“Eating other peoples lunches is great, BUT you better also eat your own damn lunch’
Aristotle wrote in the Nicomachean Ethics:
Courage is the first of human virtues because it makes all others possible.
And for a great example how it applies to our professional lives watch Ben Horowitz explain the importance of courage in his interview with Kevin Rose. His explanation starts at 17:50 but I recommend watching the entire interview. Ben Horowitz is brilliant and if you don’t believe me try reading his blog.
Within companies there is always talk of openness, honesty, integrity and many more virtues. How often do you hear courage being discussed. I wrote about the Steve Yegge’s approach to presenting to Jeff bezos. Steve describes his source of courage, he writes:
I worked hard and had fun, but every day I honestly worried they might fire me in the morning. Sure, it was a kind of paranoia. But it was sort of healthy in a way. I kept my resume up to date, and I kept my skills up to date, and I never worried about saying something stupid and ruining my career. Because hey, they were most likely going to fire me in the morning.
His courage came from believing he had nothing to lose. He could suffer a fate no worse then being fired.
Bill Treasurer of Giant Leap Consulting and former member of the U.S. High Diving Team has a good article on courage , he writes:
courage is the lifeblood of such important business concepts as leadership, innovation and entrepreneurship. Indeed, in the absence of courage, these concepts don’t exist!
It is not often you see or hear of courage in a professional setting. No one has an annual objective to demonstrate courage, but in the end we all must possess it and demonstrate it. Without courage, we would be full of honesty, openness and integrity but with no willingness to act.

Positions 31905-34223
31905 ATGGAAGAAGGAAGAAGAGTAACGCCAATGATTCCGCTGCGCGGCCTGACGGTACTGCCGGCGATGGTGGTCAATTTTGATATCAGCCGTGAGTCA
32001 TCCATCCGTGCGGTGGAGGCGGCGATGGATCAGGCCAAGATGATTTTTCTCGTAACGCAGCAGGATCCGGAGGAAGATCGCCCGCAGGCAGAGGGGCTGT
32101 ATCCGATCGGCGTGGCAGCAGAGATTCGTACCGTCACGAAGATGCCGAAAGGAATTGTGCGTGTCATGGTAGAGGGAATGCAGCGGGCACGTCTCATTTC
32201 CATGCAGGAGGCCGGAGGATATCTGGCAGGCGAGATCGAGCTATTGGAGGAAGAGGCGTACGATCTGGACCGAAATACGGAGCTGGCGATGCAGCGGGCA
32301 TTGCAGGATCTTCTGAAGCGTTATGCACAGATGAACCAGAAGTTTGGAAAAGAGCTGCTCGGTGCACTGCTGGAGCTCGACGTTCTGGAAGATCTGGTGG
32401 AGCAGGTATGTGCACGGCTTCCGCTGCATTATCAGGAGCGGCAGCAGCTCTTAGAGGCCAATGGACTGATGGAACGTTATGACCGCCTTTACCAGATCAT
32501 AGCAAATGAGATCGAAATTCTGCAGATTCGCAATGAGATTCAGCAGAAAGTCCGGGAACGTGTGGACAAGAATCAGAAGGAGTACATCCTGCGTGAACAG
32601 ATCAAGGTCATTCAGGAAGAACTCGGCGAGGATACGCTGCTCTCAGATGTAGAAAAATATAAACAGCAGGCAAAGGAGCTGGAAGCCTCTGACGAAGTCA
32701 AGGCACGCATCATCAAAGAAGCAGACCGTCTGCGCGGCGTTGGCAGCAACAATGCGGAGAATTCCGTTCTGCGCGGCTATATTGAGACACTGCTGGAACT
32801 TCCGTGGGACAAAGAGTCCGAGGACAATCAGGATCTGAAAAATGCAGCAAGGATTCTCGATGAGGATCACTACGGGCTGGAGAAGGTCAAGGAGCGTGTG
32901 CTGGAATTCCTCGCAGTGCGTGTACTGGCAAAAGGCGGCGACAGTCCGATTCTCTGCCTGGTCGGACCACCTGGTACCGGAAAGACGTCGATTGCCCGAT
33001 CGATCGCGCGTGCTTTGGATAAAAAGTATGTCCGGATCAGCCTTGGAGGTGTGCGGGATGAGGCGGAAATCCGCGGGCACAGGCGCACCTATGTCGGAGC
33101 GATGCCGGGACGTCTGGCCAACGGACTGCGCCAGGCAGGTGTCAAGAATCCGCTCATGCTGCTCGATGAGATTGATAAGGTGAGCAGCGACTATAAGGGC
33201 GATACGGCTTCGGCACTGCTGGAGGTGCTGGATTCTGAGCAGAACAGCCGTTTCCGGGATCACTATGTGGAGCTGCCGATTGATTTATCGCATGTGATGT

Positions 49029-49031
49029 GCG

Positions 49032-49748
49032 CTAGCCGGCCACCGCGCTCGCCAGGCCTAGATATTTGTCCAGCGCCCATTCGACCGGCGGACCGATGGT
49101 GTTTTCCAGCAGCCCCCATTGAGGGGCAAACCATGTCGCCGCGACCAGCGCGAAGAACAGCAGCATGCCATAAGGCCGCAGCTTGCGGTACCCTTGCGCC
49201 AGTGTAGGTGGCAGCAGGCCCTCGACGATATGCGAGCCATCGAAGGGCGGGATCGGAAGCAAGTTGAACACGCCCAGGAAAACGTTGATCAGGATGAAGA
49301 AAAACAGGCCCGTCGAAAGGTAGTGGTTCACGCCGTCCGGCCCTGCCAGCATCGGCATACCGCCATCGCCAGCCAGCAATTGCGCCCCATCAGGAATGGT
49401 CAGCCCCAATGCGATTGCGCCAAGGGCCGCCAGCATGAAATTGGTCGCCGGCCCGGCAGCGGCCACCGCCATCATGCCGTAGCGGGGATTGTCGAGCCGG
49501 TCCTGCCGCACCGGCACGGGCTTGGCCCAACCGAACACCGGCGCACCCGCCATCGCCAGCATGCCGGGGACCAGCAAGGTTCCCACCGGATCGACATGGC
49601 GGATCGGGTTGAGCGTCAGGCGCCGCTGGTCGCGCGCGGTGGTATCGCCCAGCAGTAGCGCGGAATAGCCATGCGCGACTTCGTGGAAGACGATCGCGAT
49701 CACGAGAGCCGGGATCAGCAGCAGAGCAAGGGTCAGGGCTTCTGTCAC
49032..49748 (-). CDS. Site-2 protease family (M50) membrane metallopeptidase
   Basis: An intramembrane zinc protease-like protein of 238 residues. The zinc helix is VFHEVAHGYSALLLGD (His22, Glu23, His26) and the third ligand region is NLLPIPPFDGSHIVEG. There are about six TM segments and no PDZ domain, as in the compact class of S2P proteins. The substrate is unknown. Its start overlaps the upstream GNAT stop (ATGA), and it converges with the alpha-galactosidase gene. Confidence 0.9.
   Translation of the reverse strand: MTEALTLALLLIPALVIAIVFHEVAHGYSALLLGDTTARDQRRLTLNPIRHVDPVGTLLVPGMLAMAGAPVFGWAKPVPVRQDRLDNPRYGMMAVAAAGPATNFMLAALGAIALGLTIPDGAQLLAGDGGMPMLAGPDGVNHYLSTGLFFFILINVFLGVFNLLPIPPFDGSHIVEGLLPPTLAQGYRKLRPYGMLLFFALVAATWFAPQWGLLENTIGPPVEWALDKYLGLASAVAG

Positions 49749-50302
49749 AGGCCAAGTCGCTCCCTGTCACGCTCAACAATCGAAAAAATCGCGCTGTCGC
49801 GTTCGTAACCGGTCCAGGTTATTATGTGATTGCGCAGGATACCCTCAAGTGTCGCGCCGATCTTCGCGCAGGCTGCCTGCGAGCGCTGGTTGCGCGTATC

Courage first and then everything else.
In many businesses you hear people refer to the things the company sells as product, or material, or skus, or content. The abstraction of a burger or a mop, creates detachment between how the business thinks and how the customer thinks, resulting in a lack of accountability for the experience and value the customer receives. I cringe when I hear Suzanne Greco, Vice President Of Research & Development, SUBWAY refer to the things Subway sells as “product”. There is an intimacy we all must have with the things we sell, and customers don’t think about how great a Subway product would taste. The customer thinks in concrete and tangible terms and so should the businesses that hope to meet their needs. In Subway’s case they sell food, Sandwiches made of bread, lunch meat and cheese. Just listen to the video linked above and replace the word product with sandwich or bread. The interview in my opinion has a completely different feel using real and intimate terms. So, lose the abstraction, be real and intimate with the things you sell.
At the Tate Modern in London, on the 5th Floor (I think) there is a door right next to a snack shop and gift shop. If you aren’t paying attention you will miss it. But walk through that door to a Patio and you will see this view. This panorama doesn’t do the view Justice. When you walk out on to the patio the first words out of your mouth will be WOW! The view is Art all by itself, a modern ever changing canvas. The act of walking through a standard doorway compresses the view and then once over the threshold the view explodes. Just another justification for taking time to explore and look around in all directions.
“We are building tools that amplify a human ability” – Steve Jobs 1980 (via Kottke.org)
In my opinion Steve Jobs and Apple took the next logical step, building products that amplify a human emotion at the same time amplifying a human ability. It is the amplification of human emotion which today underpins the Apple brand. There is great engineering, design, and marketing in other companies, but it is Apple that brings them together with a focus on amplifying human emotion at the sometime amplifying a human ability. Brilliant.
The perosn who doesn’t make mistakes is unlikely to make anything…
Failures and false starts are a precondition of success.
It’s Not How Good You are, Its How Good You Want To Be, Paul Arden
“Dare to be as good as you are. Believe in the potential of yourself and others. Stay open to possibilities. And remember, your past is not your future.”
Every Shot Must Have A Purpose, Pia Nilsson & Lyn Marriott
“you must realize that no amount of planning can anticipate such changes. Does that mean you shouldn’t plan? Not at all. You need to plan the way a fire department plans: It cannot anticipate where the next fire will be, so it has to shape an energetic and efficient team that is capable of responding to the unanticipated as well as to any ordinary event.” Andy Grove Only the Paranoid Survive